Macro Advisory also advises public entities, such as the Taipei Economic and Cultural Representative Office in the United States. Unsurprisingly, the militarization of U.S. Taiwan policy has shifted toward and arms shipments to Taiwan have escalated alongside large donations from Taipei to Biden proxies.
Blinken has its alleged conflicts of interest. Between the Obama and Biden administrations, Blinken co-directed WestExec Advisors with Michèle Flournoy, Obama’s Undersecretary of Defense and military expert. With a key clientele in the defense industry, private equity and hedge funds, WestExec has insured Blinken over $1.2 million in compensation.
Even before WestExec, Flournoy was making more than $450,000 a year leading a think tank, the Center of New American Security (CNAS), which she co-founded in 2007 with Kurt Campbell. Former Biden press secretary Jen Psaki and current CIA chief Avril Haines, who helped Obama’s drone program for extrajudicial killings, also served on the CNAS, which was run by the CEO Victoria Nuland, a neoconservative uber-hawk, who played a key role in Ukraine’s escalation as Biden’s undersecretary of state.
The main donors of the CNAS include the crème de la crème of La Grande Défense: Northrop Grumman, Boeing, Lockheed Martin, Raytheon; energy giants Chevron and Exxon, and Soros’ Open Society Foundations.
Pentagon, Austin, Raytheon, Pine Island and Revolving Doors
Flournoy and Blinken were also strategic partners in a private equity firm Pine Island Capital Partners, led by controversial investment banker John Thain who took over Merrill Lynch in 2008, while paying himself bonuses along the way. Amid the subprime mortgage debacle, Thain spent $1.2 million remodeling his office, including a $35,000 gold toilet.
WestExec clients include Winward, an Israeli artificial intelligence company launched by Israeli naval intelligence officers with the country’s former chief of staff, Gabi Ashkenazi, on its board. Winward’s main investors were Li-Ka Shing, the Hong Kong billionaire, through venture capital fund Horizons Ventures.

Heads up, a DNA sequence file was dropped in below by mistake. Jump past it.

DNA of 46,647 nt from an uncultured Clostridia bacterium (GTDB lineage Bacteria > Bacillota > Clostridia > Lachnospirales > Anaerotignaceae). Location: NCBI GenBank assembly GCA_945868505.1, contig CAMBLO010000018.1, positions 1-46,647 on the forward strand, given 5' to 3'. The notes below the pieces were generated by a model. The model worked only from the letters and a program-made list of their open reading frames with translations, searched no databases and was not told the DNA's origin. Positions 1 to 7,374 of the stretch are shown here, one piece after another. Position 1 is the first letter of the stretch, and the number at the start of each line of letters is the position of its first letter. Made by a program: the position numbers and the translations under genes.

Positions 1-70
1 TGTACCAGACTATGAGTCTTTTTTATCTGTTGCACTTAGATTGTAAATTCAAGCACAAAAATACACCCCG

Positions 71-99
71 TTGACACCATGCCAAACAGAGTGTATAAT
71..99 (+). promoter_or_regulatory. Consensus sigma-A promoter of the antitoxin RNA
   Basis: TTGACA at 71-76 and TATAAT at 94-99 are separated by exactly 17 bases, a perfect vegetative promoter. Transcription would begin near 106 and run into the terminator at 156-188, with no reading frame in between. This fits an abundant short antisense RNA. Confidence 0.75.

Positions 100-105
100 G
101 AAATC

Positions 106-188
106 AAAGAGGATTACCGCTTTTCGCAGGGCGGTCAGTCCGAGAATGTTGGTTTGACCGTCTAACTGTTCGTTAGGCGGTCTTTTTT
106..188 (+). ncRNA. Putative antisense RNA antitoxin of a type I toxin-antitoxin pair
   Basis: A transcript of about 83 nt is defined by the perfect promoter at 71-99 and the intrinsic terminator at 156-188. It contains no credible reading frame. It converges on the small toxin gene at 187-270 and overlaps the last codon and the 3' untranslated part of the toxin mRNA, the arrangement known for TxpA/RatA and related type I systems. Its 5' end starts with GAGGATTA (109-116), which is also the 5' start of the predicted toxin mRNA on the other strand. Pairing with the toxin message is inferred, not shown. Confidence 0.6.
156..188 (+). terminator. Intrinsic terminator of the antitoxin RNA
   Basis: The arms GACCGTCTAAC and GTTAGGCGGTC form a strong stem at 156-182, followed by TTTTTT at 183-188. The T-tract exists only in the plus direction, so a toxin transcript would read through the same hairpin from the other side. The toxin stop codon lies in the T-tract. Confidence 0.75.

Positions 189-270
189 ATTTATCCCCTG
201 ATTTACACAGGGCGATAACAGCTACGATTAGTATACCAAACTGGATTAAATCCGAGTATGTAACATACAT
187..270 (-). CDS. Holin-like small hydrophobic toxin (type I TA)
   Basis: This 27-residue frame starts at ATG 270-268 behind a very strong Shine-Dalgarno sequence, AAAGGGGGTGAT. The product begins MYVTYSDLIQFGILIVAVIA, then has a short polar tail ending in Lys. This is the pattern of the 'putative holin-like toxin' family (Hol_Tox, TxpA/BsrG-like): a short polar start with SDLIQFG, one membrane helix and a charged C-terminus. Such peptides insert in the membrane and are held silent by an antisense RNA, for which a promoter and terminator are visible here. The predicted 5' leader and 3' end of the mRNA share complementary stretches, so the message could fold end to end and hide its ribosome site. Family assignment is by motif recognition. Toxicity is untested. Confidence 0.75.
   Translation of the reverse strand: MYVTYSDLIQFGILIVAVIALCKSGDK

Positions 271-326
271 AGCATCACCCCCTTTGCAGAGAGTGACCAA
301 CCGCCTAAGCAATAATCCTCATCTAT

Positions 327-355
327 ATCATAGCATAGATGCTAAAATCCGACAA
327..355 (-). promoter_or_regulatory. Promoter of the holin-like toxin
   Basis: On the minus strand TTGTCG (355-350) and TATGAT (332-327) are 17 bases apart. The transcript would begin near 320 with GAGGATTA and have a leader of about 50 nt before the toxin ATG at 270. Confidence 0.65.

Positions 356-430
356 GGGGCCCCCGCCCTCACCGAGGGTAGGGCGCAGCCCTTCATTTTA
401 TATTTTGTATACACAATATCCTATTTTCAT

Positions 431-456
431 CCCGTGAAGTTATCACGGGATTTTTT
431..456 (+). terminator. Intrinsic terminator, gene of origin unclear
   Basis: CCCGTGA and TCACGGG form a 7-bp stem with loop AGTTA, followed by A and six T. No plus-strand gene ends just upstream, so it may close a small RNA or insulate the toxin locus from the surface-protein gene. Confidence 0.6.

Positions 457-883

At the end of 2020, Pine Island Capital, now linked to the Biden administration, was well placed to profit from the American response to Covid-19, by investing in government contractors. The company also employed Lloyd Austin, the first black Secretary of Defense.
A US Army veteran (1975-2012), Austin has a remarkable history, but it too reflects the dangers of revolving doors. As head of US forces in Iraq, he befriended Biden’s son Beau (Hunter, the other son, was connected to the Trump-era “Ukrainegate”). He was later nominated to become Vice Chief of Staff of the Army. A year later, President Obama tapped Austin to lead US Central Command.
After Trump’s triumph, Austin left the military and joined the board of steel colossus Nucor, a beneficiary of Trump’s tariff wars, and military contractors who merged in 2020 with Raytheon, one major defense lobbying spenders. Austin earned seven figures from defense companies until stepping down from all three board positions after his appointment in 2020.
Inflated threat from China for more spending
With deteriorating macroeconomic conditions, geopolitical divisions have rapidly widened from the Middle East to Asia and even Europe? Big Defense was the first beneficiary (Figure 2). As Investor’s Business Daily headlined in March, “Russia’s war on Ukraine nets defense investors $49 billion.” Without a full policy reset, this is just a prelude to much worse in Asia.
Figure 2 With geopolitics, economies falter but defense stocks climb
In mid-May, NBC Meet the press aired a segment, which imagined conflict over Taiwan in the year 2027. In the war game simulation, run by CNAS, US-China tensions erupted into open warfare. What prompted Beijing to opt for the year 2027? Nothing. The year was “postulated” by the controversial outgoing commander of the US Indo-Pacific Command, Admiral Philip Davidson already in March 2021.
What is the CNAS solution? Flournoy calls on the United States to develop “the capability to credibly threaten to sink all Chinese naval vessels, submarines and merchant ships in the South China Sea within 72 hours.” Whether this contributes to peace is debatable, but it certainly aligns with the interests of CNAS donors, such as Northrop Grumman, Austin alumni at Raytheon, Lockheed Martin, and of course the US office in Taipei.
The original version was published by China-US Focus on June 2, 2022